In SQL, NULL values are used to represent unknown values. It does not indicate any meaning or space or No. Hence we cannot compare NULL values with any other known values or any other column values. We cannot use any arithmetic operator on NULL values/ columns to compare them. Hence we need a separate method to compare their values. Thus SQL introduces ‘IS NULL’ and ‘IS NOT NULL’ clause to compare NULL values / columns.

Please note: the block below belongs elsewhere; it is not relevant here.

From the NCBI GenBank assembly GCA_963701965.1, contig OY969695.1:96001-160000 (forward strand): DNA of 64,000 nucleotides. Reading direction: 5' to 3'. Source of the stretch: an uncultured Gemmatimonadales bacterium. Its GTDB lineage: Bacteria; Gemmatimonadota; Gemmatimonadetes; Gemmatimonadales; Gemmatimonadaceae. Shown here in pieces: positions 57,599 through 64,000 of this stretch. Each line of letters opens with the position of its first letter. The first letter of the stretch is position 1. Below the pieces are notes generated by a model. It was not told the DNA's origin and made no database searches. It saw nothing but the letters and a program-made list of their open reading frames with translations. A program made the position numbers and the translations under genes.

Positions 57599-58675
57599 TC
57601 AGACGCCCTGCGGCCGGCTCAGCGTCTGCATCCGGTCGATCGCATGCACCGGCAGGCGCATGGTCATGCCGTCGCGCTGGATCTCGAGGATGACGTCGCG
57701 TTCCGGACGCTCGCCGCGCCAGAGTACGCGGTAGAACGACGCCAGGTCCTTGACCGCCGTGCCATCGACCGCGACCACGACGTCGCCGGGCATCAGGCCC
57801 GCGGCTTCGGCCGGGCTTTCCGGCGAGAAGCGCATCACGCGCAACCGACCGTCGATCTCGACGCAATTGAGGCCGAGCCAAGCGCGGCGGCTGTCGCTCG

When ‘IS NULL’ clause is used against a column, it checks if its value is NULL. If yes, then it returns TRUE, else FALSE. NULL does not have any datatype. Hence NULL value can be a column of any datatype.
SELECT * FROM PUBLISHER WHERE CITY IS NULL; — No records with NULL City is found
SELECT * FROM BORROWER WHERE PHONE IS NULL;
When ‘IS NOT NULL’ clause is used against a column, it checks if its value is not NULL. If yes, then it returns TRUE, else FALSE.
SELECT * FROM BORROWER WHERE PHONE IS NOT NULL;